Pubdate: Fri, 03 Feb 2017
Source: National Post (Canada)
Copyright: 2017 Canwest Publishing Inc.
Author: Sunny Freeman
Page: FP2



A Nova Scotia human rights board has ruled that a patient's medical
marijuana should be covered by his employee insurance plan in a
potentially precedent-setting case.

The decision, issued Jan. 30, ruled in favour of Gordon Skinner's
claim that he faced discrimination when trying to access insurance
coverage for his disability.

Independent human rights board of inquiry chair Benjamin Perryman said
that medical marijuana should be an eligible expense since it requires
a doctor's authorization and thus didn't fall within the plan's exclusions.

"Since medical marijuana was prescribed for pain management, it was
accepted that it is a medical necessity and should be covered," the
board said in a statement. "Conventional prescription pain management
drugs are normally eligible for coverage."

The Canadian National Medical Marijuana Association said it believes
the ruling is the first of its kind, a potentially precedent-setting
case that could open the door to wider coverage for cannabis patients.
"A human rights board has never taken this issue on in the past, at
least not in Canada, so that's huge," said Deepak Anand, executive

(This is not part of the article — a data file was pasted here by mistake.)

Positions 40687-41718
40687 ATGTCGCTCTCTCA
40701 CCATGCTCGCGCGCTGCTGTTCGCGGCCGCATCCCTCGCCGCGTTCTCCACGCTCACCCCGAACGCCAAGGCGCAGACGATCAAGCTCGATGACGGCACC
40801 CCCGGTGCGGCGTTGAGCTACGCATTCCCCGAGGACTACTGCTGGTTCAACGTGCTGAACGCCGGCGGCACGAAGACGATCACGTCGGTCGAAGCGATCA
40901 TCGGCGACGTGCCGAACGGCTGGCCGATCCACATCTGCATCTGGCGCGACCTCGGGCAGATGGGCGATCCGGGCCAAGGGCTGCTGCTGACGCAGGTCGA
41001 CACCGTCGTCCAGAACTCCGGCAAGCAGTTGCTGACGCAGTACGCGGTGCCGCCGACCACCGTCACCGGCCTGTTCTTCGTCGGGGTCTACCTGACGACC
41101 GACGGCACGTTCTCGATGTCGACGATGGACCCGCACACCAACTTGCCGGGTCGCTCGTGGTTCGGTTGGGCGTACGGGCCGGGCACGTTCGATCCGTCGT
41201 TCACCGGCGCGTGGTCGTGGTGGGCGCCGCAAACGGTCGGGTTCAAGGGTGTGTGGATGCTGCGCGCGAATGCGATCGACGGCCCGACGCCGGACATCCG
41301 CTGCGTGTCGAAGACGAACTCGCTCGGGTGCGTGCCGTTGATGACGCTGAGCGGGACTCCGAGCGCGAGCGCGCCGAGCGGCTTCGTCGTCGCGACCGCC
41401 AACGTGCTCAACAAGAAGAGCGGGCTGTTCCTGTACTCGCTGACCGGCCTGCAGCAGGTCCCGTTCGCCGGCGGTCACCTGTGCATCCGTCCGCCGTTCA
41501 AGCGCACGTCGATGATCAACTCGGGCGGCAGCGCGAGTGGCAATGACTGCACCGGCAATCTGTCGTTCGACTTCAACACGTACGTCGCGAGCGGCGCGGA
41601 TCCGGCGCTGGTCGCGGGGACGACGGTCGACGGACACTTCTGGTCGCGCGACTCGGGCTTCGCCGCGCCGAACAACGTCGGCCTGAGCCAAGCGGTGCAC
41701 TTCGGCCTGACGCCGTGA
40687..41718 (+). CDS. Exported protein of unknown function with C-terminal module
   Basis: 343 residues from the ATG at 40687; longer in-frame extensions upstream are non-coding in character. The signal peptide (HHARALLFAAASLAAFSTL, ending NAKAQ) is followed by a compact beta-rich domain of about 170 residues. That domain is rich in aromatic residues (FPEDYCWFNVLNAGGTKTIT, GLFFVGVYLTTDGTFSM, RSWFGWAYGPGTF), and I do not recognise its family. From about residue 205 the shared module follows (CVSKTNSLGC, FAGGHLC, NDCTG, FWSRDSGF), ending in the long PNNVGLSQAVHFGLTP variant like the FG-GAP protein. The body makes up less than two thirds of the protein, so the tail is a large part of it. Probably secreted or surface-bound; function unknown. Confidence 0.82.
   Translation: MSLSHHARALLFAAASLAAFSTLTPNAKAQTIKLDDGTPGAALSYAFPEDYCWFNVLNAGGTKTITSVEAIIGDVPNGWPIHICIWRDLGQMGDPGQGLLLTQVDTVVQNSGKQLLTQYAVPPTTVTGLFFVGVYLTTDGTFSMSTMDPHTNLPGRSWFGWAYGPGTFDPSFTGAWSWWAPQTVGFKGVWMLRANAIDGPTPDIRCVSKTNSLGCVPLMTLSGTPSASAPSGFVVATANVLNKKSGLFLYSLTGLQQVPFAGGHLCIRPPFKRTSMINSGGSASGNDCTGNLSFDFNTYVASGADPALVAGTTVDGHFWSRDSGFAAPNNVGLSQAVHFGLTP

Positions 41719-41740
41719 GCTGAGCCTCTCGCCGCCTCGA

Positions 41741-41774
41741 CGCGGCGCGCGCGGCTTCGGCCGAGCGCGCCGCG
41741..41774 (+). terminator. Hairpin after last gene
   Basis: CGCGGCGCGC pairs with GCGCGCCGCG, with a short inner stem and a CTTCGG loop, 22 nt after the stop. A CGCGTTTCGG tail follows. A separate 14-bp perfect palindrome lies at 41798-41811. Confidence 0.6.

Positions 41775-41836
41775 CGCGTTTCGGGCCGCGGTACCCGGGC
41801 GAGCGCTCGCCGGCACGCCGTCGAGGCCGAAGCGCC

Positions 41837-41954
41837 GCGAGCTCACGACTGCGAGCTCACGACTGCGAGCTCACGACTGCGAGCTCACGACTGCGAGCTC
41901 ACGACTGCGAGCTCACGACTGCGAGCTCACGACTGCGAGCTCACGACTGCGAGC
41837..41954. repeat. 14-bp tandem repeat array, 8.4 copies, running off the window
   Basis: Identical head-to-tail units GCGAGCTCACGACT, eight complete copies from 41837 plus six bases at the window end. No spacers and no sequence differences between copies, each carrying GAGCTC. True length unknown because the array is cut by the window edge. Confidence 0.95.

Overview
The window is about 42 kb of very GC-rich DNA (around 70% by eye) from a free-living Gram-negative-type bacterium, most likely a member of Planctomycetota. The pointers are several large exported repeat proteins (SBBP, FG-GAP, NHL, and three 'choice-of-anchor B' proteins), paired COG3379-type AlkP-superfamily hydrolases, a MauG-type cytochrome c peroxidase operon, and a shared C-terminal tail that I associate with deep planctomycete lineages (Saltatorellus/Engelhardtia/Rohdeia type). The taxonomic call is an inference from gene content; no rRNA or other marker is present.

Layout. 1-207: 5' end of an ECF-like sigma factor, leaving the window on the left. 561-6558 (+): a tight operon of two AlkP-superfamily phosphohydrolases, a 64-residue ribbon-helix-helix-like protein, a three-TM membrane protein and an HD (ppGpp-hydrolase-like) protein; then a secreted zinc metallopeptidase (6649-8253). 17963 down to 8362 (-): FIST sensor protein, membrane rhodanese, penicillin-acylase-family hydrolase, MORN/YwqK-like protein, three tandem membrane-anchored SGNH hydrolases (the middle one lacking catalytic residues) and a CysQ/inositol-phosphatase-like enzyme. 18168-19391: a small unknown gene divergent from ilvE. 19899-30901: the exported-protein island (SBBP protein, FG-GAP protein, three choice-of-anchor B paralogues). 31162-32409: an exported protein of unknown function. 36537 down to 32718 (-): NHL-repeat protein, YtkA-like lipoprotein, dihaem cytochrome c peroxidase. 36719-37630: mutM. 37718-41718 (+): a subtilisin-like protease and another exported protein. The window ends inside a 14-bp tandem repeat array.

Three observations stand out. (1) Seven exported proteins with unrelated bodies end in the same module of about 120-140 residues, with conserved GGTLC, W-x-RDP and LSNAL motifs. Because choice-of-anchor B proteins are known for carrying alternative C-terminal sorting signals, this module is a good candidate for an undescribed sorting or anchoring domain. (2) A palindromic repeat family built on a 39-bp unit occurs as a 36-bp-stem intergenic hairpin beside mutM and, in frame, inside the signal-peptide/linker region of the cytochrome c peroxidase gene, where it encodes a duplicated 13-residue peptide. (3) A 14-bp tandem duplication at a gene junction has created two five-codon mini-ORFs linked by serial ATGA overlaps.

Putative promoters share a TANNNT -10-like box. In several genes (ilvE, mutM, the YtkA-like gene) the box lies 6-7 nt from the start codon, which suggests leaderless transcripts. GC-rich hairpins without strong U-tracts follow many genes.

director of the CNMMA.

In 2015, student Jonathan Zaid convinced his university's insurance
provider to cover his medical marijuana expenses, but this is the
first time a government board has supported coverage, he said.

Insurers have been hesitant because marijuana doesn't have a Drug
Identification Number (DIN), which is the industry standard usually
required before a pharmaceutical is authorized for sale and

Aside from veterans, Canadian patients who use legal medical marijuana
must pay for their own drugs. Many patients believe cannabis is a
healthier and less addictive alternative to prescription drugs such as
opioids, which are covered by conventional insurance plans.

Patient groups and licensed medical marijuana producers alike have
been lobbying the federal government and insurance companies to have
their preferred drugs covered, which can cost patients hundreds of
dollars a week.

Skinner, of Chezzetcook, N.S., who suffers chronic pain following a
car accident, told the board he has been unable to work since. He said
marijuana has helped his condition better than conventional pain killers.

He was denied coverage for cannabis in May 2014 by his insurance
provider, the Canadian Elevator Industry Welfare Trust Fund.

Skinner's medical marijuana expenses will be covered "up to and
including the full amount of his most recent prescription."

In order to be covered, the drug must be purchased from one of the
Health Canada licensed medical marijuana producers or a person
authorized for Skinner under the law.
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